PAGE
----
Similarly there is no point in continuing to slander Cheva (Eve). Cheva understood that she was entering a marriage "for better or for worse". She knew that there were going to be problems and incidents, that is part and parcel of mothering an evolving planet. Perhaps theologians should contemplate that Adam wasn't ready for the commitments of being a husband and a parent and has resorted to negligence and slander to avoid his responsibilities. That's fine. Adam doesn't want this planet, its occupants or its mother. No problems. Divorce granted. Now Adam can't complain if Cheva goes off to find a mate who actually does want responsibility and genuinely comprehends "for better or for worse", knowing that the better after tribulations far exceeds bland boring predictable "safety".

Posted by: Cheryl Va. on Saturday, 22 March 2008 at 10:36am GMT

It certainly is funny how certain "Christians" on this blogsite have so adamantly shaken their collective fingers at us Americans for the election of +Gene Robinson as Bishop of New Hampshire, but ignore the horrors of our civic leader in the latter's pretense of being a "Christian". Then again birds of a feather.....

Giles Frasier's article is on the money.

Posted by: choirboyfromhell on Saturday, 22 March 2008 at 11:40am GMT

The Ekklesia article on resurrection is churning the issue around and around. It is simpler: is the resurrection in some way objective, subjective, or postmodern (whether there is neither objective nor subjective). Objective means independently continuous with the Jesus who died, no matter how people "live" the resurrection, whereas subjective means he was dead and people "live" the resurrection as believers. The postmodern means people in cultures tell stories as ways of making reality. I go with the postmodern, but if pushed to the subjective. The objective is bodily or spiritual, the subjective is spiritual only, and the postmodern finds terms like spiritual a problem as it is all about words, cultures and stories.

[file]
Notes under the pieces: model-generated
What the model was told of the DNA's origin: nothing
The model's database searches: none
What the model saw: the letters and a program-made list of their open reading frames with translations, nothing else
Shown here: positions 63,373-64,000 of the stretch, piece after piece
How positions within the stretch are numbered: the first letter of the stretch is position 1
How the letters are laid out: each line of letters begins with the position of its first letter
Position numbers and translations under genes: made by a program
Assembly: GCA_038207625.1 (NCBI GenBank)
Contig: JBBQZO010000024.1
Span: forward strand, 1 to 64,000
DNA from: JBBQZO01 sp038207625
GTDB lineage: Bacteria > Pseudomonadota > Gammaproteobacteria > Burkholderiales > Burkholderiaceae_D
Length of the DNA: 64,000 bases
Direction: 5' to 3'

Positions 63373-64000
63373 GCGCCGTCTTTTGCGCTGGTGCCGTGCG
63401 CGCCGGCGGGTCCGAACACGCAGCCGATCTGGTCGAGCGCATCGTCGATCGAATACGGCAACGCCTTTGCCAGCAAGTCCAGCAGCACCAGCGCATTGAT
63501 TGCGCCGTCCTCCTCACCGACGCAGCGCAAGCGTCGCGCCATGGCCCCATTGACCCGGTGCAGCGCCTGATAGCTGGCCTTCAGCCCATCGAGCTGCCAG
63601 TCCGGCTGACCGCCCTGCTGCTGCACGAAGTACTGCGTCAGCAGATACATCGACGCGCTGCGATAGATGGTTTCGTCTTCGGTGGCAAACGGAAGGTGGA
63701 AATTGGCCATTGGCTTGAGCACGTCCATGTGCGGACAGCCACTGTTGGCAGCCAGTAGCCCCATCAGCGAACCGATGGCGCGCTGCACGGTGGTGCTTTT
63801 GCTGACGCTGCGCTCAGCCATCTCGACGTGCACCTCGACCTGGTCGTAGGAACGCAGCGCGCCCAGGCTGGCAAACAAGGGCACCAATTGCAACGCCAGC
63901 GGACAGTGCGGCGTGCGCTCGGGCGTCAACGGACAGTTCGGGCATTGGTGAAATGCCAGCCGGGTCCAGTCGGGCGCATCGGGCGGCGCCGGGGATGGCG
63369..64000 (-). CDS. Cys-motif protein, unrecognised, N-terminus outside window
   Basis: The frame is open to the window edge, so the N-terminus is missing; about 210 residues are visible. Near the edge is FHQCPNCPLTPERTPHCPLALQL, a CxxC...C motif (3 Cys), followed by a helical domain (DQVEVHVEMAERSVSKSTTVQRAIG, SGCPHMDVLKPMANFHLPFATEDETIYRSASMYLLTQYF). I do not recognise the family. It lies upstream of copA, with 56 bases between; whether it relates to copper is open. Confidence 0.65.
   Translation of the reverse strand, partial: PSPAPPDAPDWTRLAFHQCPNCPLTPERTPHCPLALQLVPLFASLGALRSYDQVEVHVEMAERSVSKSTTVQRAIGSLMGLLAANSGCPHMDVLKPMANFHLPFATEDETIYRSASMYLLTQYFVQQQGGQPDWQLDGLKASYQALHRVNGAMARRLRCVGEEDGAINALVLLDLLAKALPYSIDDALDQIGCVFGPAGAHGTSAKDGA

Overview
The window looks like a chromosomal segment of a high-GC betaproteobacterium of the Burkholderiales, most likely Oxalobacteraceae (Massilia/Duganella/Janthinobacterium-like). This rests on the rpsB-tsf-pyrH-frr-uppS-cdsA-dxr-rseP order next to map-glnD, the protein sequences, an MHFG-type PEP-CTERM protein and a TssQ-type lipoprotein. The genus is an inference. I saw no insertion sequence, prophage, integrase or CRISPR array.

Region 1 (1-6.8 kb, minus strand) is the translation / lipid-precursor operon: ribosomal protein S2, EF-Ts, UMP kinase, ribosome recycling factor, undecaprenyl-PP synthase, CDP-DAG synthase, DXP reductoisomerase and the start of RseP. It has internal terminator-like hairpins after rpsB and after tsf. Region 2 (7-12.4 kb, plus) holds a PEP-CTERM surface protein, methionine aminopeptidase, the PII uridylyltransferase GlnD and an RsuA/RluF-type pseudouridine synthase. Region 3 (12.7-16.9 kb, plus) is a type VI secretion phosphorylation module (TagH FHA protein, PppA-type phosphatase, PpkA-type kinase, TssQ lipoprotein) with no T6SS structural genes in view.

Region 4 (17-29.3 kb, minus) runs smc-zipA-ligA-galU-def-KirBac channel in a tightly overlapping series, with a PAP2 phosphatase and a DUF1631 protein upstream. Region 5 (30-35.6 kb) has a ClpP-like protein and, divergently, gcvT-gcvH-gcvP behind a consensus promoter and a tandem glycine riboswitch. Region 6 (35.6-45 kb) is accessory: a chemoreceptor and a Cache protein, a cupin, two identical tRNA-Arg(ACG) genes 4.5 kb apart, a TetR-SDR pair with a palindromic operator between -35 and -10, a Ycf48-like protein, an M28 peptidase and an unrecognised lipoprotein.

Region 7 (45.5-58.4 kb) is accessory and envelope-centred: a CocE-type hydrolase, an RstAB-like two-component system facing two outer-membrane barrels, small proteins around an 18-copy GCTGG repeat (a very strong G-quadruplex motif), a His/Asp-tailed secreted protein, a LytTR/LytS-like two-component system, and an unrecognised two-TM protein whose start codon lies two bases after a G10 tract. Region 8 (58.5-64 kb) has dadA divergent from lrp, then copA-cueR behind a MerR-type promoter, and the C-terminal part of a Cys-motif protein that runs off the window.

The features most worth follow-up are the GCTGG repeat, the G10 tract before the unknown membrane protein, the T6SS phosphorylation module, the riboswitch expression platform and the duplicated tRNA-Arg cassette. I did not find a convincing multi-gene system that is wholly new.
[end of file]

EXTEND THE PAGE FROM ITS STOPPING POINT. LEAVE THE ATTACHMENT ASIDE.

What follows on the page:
Incidentally if there was a resurrected entity continuous with a Jesus who actually died, then even if transformed the connection can only go backwards, as the person who died is the equivalent of the Star Trek captain and crew who go into the transporter to be energised and annihilated, for the ones reconstructed at the destination only to have memories of the ones who went into the transporter and died.

Posted by: Pluralist on Saturday, 22 March 2008 at 5:23pm GMT

Pluralist.

Enjoy your Easter weekend. Go and read the Jewish mystics and oral tradition.

Jesus is either moschiach ben David or Jesus is a failure. Jesus either fulfills scripture or he makes a mockery of scripture.

The Torah God created Hebrew/Judaic thinking, not Hellenic or Greek. Those who espouse Greek mental models demonstrate contempt for the God of the Torah.

www.torah.org has a nice article this Easter weekend targetted at males who think they are "above" the feminine of this world.
http://www.torah.org/learning/drasha/5756/shemini.html

On your question "if there was a resurrected entity continuous with a Jesus who actually died..." There are souls of planetary guardian/transcendent forces who are not bound by space or time. Both John the Baptist and Jesus were incarnate of Holy Spirit and not bound by space or time. Once incarnated, such souls can go forwards, backwards or sideways with impunity.